THREE major forces help drive progress: economic and legal institutions; people, especially risk-taking buccaneers and entrepreneurs; and chance. The creation of Canary Wharf is a case study of how all three factors interact: its rise from the ashes of the bankrupt Docklands transformed London’s economy, enabling it to build and retain a world class financial and business services sector, and helping to fuel the economic resurgence of vast swathes of East London, from Shoreditch to Stratford, spilling over the Thames into North Greenwich.
The reason why I’m writing about this today is that Paul Reichmann, builder of Canary Wharf, has just died aged 83. He was one the great architects of modern London, a hugely important figure who deserves to be remembered in much the same way as the Victorian engineers and business giants who helped make our great city what it is today.
A remarkable, deeply religious man with a brilliant mind and a knack for complex mental calculations who never sought the limelight, he left Vienna as a child in 1938 after the Nazis invaded, living briefly in Paris and then in Morocco. The family settled in Canada in 1956, where he and his brothers founded a flooring business which by the 1980s had grown into Olympia and York, the biggest property developer in the world.
Reichmann staked everything on Canary Wharf when he launched the project in 1987, a time when few believed in it: eventually, his family business went bust in 1992, wiping out all but $100m of a $9.2bn fortune. The Reichmanns fought back: together with partners, they subsequently bought back Canary Wharf from the administrators, though were hammered again in 2008. The Reichmanns seem to be doing well again today though they lost a fortune on Canary Wharf. As so often – with 19th century US railways or the dot.com pioneers – those who risk their money in mega-projects lose out; the rest of us inherit a great infrastructure.
Without Reichmann, there would have been no Canary Wharf – but there were other key players. The institutional and incentive side was driven by the London Docklands Development Corporation, set up by Michael Heseltine and Margaret Thatcher, and the whole area was turned into an enterprise zone. The LDCC was given land and planning powers. There are key lessons here: the best way to attract business to deprived areas is to sweep away planning restrictions and allow radical thinking. Low taxes are key. Canary Wharf’s biggest problem was transport links, something the UK political system remains very bad at.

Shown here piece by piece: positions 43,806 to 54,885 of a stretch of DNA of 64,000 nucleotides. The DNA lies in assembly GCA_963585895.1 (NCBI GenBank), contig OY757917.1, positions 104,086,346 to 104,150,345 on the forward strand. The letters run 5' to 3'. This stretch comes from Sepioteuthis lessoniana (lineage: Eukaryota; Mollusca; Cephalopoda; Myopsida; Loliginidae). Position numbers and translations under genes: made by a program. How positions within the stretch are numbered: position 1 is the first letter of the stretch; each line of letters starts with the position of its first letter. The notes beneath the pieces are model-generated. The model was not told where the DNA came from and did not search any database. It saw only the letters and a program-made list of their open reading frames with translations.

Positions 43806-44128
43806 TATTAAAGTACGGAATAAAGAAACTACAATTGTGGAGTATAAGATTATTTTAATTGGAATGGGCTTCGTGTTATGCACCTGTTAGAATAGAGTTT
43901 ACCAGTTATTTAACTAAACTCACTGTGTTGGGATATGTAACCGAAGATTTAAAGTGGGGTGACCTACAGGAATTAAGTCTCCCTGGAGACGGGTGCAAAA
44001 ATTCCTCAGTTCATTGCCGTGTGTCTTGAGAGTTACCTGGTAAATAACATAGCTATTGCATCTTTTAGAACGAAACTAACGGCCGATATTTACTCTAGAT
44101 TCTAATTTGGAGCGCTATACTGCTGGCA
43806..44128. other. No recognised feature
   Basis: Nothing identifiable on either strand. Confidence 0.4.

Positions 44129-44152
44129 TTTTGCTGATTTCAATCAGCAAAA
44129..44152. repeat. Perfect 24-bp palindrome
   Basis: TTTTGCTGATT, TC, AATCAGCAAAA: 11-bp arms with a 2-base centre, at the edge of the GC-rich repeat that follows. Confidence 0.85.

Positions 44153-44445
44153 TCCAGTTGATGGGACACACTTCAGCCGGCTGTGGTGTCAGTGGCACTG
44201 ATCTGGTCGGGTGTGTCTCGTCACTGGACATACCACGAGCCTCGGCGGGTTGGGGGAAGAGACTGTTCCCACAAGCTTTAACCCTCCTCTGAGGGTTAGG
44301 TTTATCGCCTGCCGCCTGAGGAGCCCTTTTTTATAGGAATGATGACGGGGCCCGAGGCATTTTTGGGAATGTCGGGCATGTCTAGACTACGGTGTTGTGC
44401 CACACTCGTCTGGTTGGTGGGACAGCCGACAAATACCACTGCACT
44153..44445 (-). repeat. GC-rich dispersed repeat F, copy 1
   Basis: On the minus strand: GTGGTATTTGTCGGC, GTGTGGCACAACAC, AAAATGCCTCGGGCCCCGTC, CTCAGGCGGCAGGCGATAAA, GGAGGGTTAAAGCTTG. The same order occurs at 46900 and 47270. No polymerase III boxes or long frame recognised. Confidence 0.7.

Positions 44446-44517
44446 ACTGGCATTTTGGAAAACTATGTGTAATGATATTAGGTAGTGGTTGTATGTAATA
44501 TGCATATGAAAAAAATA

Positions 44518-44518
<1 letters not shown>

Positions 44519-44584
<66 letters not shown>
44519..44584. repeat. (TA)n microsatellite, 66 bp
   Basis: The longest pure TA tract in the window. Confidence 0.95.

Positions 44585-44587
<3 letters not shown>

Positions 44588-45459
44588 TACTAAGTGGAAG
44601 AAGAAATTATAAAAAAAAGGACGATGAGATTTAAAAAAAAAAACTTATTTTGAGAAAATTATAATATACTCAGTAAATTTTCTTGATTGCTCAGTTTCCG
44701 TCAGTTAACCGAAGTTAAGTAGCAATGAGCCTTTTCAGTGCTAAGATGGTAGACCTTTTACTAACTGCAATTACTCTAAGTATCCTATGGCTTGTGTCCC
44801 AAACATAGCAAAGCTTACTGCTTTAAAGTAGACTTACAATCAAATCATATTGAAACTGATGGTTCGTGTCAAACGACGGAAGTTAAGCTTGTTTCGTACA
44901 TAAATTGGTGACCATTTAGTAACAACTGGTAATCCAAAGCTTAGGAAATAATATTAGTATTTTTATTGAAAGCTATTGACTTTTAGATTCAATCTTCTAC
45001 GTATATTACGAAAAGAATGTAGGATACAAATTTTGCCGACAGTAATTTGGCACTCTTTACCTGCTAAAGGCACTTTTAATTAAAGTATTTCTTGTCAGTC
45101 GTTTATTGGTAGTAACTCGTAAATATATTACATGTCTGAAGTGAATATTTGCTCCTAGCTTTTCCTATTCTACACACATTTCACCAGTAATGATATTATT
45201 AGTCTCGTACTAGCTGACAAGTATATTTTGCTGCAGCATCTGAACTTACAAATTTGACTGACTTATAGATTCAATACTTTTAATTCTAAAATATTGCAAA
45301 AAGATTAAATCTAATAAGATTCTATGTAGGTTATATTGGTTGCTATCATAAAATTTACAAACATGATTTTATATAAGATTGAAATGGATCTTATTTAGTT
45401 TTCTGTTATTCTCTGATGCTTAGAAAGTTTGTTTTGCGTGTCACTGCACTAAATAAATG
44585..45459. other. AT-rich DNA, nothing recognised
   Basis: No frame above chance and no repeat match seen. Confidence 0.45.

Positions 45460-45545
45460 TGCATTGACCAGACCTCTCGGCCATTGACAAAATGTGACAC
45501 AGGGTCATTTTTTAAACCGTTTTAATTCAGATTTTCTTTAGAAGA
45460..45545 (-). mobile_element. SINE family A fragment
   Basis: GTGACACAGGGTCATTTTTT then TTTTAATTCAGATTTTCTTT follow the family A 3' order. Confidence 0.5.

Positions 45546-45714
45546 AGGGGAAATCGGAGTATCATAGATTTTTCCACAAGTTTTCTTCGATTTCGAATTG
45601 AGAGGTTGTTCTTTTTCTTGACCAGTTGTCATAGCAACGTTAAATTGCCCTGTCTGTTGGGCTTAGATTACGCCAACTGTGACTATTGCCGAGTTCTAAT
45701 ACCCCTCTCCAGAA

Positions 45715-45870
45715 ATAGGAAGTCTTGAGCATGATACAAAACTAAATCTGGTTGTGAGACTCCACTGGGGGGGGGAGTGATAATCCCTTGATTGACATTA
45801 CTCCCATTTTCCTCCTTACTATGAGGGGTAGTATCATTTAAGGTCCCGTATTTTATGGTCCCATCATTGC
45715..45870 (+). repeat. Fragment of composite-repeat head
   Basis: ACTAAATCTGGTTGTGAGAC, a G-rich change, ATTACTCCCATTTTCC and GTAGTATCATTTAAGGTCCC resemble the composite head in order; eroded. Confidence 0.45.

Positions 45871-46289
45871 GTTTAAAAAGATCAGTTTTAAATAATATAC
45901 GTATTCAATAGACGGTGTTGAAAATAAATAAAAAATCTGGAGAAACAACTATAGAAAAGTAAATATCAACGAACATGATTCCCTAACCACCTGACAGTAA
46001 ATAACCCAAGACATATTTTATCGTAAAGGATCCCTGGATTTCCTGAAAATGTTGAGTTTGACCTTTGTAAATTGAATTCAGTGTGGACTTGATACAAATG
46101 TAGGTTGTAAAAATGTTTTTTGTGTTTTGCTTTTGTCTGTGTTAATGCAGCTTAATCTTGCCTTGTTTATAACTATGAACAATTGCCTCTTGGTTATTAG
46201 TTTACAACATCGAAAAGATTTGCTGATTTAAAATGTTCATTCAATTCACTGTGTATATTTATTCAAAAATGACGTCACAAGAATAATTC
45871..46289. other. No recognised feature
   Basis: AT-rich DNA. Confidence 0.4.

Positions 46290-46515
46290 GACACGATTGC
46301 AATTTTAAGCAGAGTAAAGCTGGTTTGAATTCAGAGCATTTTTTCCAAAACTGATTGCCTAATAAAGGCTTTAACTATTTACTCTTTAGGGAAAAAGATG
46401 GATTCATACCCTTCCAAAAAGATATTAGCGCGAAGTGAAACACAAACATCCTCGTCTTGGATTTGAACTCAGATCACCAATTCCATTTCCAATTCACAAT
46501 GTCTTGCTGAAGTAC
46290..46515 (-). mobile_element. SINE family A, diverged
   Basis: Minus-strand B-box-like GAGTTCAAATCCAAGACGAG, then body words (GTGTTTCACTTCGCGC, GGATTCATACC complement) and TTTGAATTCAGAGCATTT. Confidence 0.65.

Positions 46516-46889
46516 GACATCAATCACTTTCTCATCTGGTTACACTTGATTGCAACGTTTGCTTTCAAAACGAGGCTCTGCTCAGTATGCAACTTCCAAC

Chance and London’s openness to overseas talent and capital is the final piece of the jigsaw. Albert and Michel Roux, the French chefs who did so much to reboot Britain’s culinary landscape, also have a part in the Canary Wharf story. In 1967, they borrowed money from Michael von Clemm, an American banker, allowing them to start their restaurants. By the 1980s, von Clemm was the chairman of Roux restaurants – but his main job was to chair Credit Suisse First Boston. He was invited to the derelict site by Reg Ward, boss of the LDCC, who knew the Roux were looking for space to make pre-prepared food; but von Clemm was used to converted warehouses from Boston, and saw the potential to build a bank back office there instead.
This soon mutated into a plan to build new front offices for Credit Suisse and Morgan Stanley, in a radical move out of a Square Mile which at the time was stuck in the past, unwilling to allow banks to build the offices they needed. This was the brainwave of Gooch Ware Travelstead, of Credit Suisse’s property unit, drafted in from the US by von Clemm; Travelstead wrote the original plans but failed to raise enough funds to launch the project himself. Reichmann quickly stepped in; and the rest is history.